There is a number of ways you can define the equation (or equations) for an array stock, flow or dynamic variable.

In the simplest case when
the equation is the same for all elements of the array,
you need only
one equation field, where you type the expression, possibly referencing
the dimensions of the array variable.
For example, if the stock
Population is array with dimensions:

Region = {NORTH, SOUTH} and Gender = { MALE, FEMALE } the equation may look like:

d(Population[Gender, Region])/dt = Births[Gender, Region]-Deaths[Gender, Region]

To
set the same equation for all array elements

- Select the array variable in the graphical editor and go to the Properties view.
- By default the stock's formula is generated automatically according to flows flowing and out of this stock, it is so called classic equation mode, for more details please refer here. The value of inflows i.e. flows that increase stock value, are added and the value of outflows, i.e. flows that decrease the stock are subtracted from the current value of the stock. In the figure below you can see the auto-generated equation formed by AnyLogic for the stock Population from our example, see the disabled field d(Population [Region,Gender])/dt=.

- If anyhow you need to overcome the limitations of classic system dynamics formula of the stock and want to edit it by yourself, select the Custom option from the Equation mode group of buttons and specify the formula in the d(stock_name)/dt field.

- If in our example Births are the same for MALE and FEMALE and differ only by region (so that variable Births is the array with one dimension Region), you may write:

The equation above is mapped to a very
simple loop construct looking like:

for( r : Region )

for( g : Gender )

Population[ r, g ] += Births[ r ] – Deaths[ r, g ]

If birth rate is the same even in different regions, you can use a scalar variable Births in the same equation:

There are cases however when equations are different for different
elements of the array or different element sets. Suppose in the
population example above people do intensively migrate out of NORTH region, but migration out of SOUTH region is negligible. Then there will be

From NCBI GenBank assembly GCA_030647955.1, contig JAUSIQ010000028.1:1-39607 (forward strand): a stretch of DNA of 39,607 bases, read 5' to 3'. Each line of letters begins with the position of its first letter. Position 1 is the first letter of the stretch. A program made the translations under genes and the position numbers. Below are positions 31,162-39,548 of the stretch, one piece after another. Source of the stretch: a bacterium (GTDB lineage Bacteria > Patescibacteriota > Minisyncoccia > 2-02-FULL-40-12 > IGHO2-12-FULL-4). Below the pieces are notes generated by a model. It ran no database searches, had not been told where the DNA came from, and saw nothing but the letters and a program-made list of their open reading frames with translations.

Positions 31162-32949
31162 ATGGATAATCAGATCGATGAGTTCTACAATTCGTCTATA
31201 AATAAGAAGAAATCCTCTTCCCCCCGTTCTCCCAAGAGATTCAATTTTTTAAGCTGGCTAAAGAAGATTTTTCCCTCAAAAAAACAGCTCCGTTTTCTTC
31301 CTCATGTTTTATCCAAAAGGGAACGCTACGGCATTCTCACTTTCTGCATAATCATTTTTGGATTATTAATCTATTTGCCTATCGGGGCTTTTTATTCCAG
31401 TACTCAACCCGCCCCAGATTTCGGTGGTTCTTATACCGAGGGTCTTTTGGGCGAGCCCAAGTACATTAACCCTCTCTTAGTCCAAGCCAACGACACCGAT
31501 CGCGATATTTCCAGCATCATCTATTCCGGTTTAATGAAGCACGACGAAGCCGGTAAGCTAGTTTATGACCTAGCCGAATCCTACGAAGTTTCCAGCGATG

two equations for the stock Population:

d(Population[Gender,
SOUTH])/dt = Births[SOUTH] - Deaths[Gender, SOUTH]

d(Population[Gender,
NORTH])/dt = Births[NORTH] - Deaths[Gender, NORTH] –
OutMigration

To
define several equations for different sub-arrays of an array variable

- Select the variable in a graphical editor or in the Projects view.
- Go to the Properties view.
- Specify the list of subscripts identifying element(s) of the array that should get the value calculated by the equation you specify. By default, all array dimensions are selected. You should modify this dimension list by specifying some particular elements for those enumerations that are presented in the sub-array by a subdimension or (in case of enumerations) an individual element. For such dimensions, click on the dimension name in the {...} to the right of the Array check box and choose the subdimension or individual element from the drop-down list.
- To define the first formula of the example described above, you should do the following:

- Enter the formula calculating the initial value for the defined sub-array in the d(<array_name>)/dt = edit box:

- If you need to define one more formula initializing another sub-array, click the Add formula button and define new formula in the same way.
- For the described example, you need to define the second equation describing the population of north region habitants:

- If needed, you can remove formulas any time you like. To remove a formula, click the button to the right of the formula.

d( Population[ Region, Gender, POOR ] )/dt =

Births[ Region ] - Deaths[ Region, Gender, POOR ] – OutMigration

d( Population[ Region, Gender, AllButPoor ] )/dt =

Births[ Region ] - Deaths[ Region, Gender, AllButPoor ]

In some cases you need to refer to a different index of an array in
the equation. Suppose you are modeling an ageing chain and your stock
Population is an array with one dimension
Age = { 0 .. 99 }.
The inflow for an element of the array is the outflow of the element
with the previous index for all element but 0, and for the element 0
the inflow is Births. To implement this
you may define two subdimensions of Age:
Age0 = { 0 } and AgesAllBut0
= { 1 .. 99 } and write:

d( Population[ Age0 ] )/dt =

Births - Deaths[ Age0 ]
– Ageing[ Age0 ]

d( Population[ AgesAllBut0 ] )/dt =

Ageing[ AgesAllBut0 – 1
] - Deaths[ AgesAllBut0 ] – Ageing[ AgesAllBut0 ]

To understand how it works it makes sense to map this into loop
construct:

for( a : 0 }

Population[ a ] += Births -
Deaths[ a ] – Ageing[ a ]

for( a : 1..99 }

Population[ a ] += Ageing[
a-1 ] - Deaths[ a ] – Ageing[ a ]

As you can see, the dimension names are simply substituted with loop
indexes in the equations. This gives you a high degree of flexibility
when you define equations. You can define the dependency of element
with a certain index on the element of same of another array having
arbitrary other index.